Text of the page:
- Vacuum Wizard
Convenient, decent battery life.
- Tech Gear Lab
August 16, 2017 | Full review
What experts didn't like
Skimpy on accessories.
- BestReviews
The lack of a swiveling head makes it hard to access some spots.
- Top Ten Reviews
May 15, 2018 | Full review
This model doesn't come with brush attachments or any other special features -- it's just a stick vacuum. It also doesn’t have as much character as Dyson's colorful DC59.
- CNET
August 4, 2016 | Full review
Though it can reach areas below furniture, it doesn’t go very far because of the diameter of the dirt cup – one consumer gave a detailed review on how far it would go – it will go under the first 9 inches if there is at least 2-1/2” of clearance.
- Best Cordless Vacuum Guide
December 3, 2018 | Full review
Didn’t work on pet hair and eventually lost suction.
- Nerd Wallet
January 27, 2016 | Full review
Don’t buy it if you have a pet. The hair gets stuck in the brush-roll and you have to remove it with your own hands.
- Vacuums Guide
June 30, 2014 | Full review
You have to wash the filter every time you empty the dirt cup and emptying the dirt cup is messy.
- Vacuum Wizard
Average at cleaning, harder to use.
- Tech Gear Lab
August 16, 2017 | Full review

From The Manufacturer

Transform everyday cleaning with this sleek, versatile stick vacuum that delivers upright performance* with Fade Free** Lithium-Ion battery power. It’s the only stick vacuum with Hoover WindTunnel technology and cyclonic filtration. Now you can clean-up without ever having to search for an outlet.

Overall Product Rankings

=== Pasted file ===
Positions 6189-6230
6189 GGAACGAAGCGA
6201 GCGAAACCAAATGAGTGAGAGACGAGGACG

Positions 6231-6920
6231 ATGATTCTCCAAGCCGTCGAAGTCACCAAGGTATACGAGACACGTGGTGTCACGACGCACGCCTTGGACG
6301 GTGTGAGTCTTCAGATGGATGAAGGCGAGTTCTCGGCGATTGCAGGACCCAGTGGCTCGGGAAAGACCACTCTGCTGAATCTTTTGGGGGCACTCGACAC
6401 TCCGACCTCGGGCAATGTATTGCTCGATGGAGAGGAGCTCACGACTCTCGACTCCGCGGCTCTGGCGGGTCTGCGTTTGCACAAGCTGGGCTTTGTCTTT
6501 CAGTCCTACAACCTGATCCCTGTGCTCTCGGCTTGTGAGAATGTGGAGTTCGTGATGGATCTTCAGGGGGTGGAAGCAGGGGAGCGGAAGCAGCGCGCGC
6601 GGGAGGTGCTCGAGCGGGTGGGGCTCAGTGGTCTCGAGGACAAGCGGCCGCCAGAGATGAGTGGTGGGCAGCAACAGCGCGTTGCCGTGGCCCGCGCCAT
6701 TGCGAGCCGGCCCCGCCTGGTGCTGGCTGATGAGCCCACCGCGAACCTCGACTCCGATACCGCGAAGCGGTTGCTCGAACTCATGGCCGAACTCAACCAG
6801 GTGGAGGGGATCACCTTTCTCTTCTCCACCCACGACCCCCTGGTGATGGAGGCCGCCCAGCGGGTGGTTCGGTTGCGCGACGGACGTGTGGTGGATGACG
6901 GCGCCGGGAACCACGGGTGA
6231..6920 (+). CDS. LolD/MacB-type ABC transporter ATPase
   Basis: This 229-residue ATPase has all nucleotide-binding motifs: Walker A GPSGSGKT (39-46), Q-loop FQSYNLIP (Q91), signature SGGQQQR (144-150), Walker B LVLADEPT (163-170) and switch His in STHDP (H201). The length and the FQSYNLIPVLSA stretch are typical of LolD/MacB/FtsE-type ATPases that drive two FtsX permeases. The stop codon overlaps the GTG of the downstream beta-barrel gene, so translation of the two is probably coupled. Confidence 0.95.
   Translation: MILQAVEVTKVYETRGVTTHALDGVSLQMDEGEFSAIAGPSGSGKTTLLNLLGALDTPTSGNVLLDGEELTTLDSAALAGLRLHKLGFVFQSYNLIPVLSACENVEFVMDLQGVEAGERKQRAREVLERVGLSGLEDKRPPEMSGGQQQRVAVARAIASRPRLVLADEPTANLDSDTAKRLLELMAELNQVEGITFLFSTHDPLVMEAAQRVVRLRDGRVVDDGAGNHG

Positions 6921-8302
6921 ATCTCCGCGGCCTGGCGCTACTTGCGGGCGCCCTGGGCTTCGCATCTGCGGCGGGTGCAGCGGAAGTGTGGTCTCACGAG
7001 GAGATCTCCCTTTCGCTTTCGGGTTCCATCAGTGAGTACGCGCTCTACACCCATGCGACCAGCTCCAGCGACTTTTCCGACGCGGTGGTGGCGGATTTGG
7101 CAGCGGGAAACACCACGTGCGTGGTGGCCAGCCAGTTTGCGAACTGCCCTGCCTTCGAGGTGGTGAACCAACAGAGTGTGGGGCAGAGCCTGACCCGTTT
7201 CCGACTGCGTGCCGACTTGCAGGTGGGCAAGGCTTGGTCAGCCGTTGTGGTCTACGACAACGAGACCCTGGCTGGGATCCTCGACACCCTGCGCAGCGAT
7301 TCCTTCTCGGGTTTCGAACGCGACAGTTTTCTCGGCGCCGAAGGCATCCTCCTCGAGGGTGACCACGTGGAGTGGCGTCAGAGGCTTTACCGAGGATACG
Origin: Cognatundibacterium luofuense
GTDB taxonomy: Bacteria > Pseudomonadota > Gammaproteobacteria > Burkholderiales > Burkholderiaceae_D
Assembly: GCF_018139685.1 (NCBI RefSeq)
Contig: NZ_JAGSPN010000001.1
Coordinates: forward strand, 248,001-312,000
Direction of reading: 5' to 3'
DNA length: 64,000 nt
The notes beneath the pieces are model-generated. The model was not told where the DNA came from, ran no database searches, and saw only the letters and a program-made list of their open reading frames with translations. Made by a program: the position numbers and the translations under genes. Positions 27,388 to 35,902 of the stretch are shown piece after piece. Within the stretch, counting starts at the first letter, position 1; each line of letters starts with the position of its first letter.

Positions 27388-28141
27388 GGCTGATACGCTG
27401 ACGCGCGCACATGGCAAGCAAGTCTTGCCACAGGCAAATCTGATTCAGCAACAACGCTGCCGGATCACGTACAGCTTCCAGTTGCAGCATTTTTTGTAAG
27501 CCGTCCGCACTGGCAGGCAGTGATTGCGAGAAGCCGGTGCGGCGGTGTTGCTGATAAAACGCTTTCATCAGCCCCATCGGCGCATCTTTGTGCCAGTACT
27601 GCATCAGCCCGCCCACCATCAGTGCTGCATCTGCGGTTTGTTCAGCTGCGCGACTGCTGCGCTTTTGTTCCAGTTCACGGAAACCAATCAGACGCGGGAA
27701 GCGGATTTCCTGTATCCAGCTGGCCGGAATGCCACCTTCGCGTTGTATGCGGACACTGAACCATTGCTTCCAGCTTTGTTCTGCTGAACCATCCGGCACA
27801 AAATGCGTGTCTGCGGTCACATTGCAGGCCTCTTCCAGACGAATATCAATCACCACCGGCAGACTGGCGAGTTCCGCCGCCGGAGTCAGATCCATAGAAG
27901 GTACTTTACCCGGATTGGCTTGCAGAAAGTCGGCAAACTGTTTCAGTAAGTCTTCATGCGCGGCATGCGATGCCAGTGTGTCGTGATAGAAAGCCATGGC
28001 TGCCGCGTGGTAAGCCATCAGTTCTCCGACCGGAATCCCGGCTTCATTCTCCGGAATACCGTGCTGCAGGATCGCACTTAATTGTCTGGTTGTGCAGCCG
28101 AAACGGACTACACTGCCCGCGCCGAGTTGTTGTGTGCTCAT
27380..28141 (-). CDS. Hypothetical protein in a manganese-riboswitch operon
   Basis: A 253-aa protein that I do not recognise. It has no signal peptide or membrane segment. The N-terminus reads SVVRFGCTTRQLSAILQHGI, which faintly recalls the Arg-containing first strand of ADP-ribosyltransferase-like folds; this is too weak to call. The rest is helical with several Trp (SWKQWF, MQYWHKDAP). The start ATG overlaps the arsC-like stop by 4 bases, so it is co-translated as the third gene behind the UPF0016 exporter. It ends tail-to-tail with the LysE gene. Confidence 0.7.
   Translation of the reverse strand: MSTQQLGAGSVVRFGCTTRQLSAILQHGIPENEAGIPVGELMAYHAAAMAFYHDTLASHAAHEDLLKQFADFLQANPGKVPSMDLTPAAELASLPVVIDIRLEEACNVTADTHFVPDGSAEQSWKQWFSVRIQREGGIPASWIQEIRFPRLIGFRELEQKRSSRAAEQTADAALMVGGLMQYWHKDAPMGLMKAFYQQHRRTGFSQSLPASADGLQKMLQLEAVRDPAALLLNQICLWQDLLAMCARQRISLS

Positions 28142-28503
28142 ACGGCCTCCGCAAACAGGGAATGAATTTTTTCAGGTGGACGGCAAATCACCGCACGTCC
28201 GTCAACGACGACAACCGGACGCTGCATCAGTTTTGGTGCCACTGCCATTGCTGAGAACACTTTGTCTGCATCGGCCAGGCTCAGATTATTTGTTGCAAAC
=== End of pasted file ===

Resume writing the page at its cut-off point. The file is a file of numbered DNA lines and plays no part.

1. Shark IONFlex DuoClean Ultra-Light Cordless Vacuum
Overall Score: 8.7
Expert Reviews: 6
2. Shark Rocket Ultra-Light Corded Bagless Vacuum
Overall Score: 8.4
Expert Reviews: 9
3. Dyson V7 Motorhead Cordless Stick Vacuum Cleaner
Overall Score: 8.2
Expert Reviews: 8
4. Hoover Linx Cordless Stick Vacuum Cleaner
Overall Score: 8.2
Expert Reviews: 9
5. Bissell Featherweight Stick Bagless Vacuum
Overall Score: 8.0
Expert Reviews: 4
6. Hoover Impulse Cordless Stick Vacuum Cleaner
Overall Score: 8.0
Expert Reviews: 4
7. Eureka Blaze Stick Vacuum Cleaner
Overall Score: 7.9
Expert Reviews: 6
8. Dyson V10 Absolute Cordless Stick Vacuum Cleaner
Overall Score: 7.9
Expert Reviews: 8
9. Bissell PowerEdge Stick Vacuum
Overall Score: 7.5
Expert Reviews: 5
10. VonHaus Corded Lightweight Stick Vacuum Cleaner
Overall Score: 7.1
Expert Reviews: 6

An Overview On Stick Vacuums

As hardwood floors become increasingly sought after in American homes, the stick vacuum has emerged as the cleaning solution of choice for many. A slimmed-down sister of the old upright vacuum, it does the hard work of tidying up floors without that bulky bag or the bulky profile. The first stick vacuums could store easily in even the smallest closet, and while they couldn’t boast the pickup power of the big uprights, they worked just fine for tile or hardwood. They could also handle tiny crevices and corners with greater agility.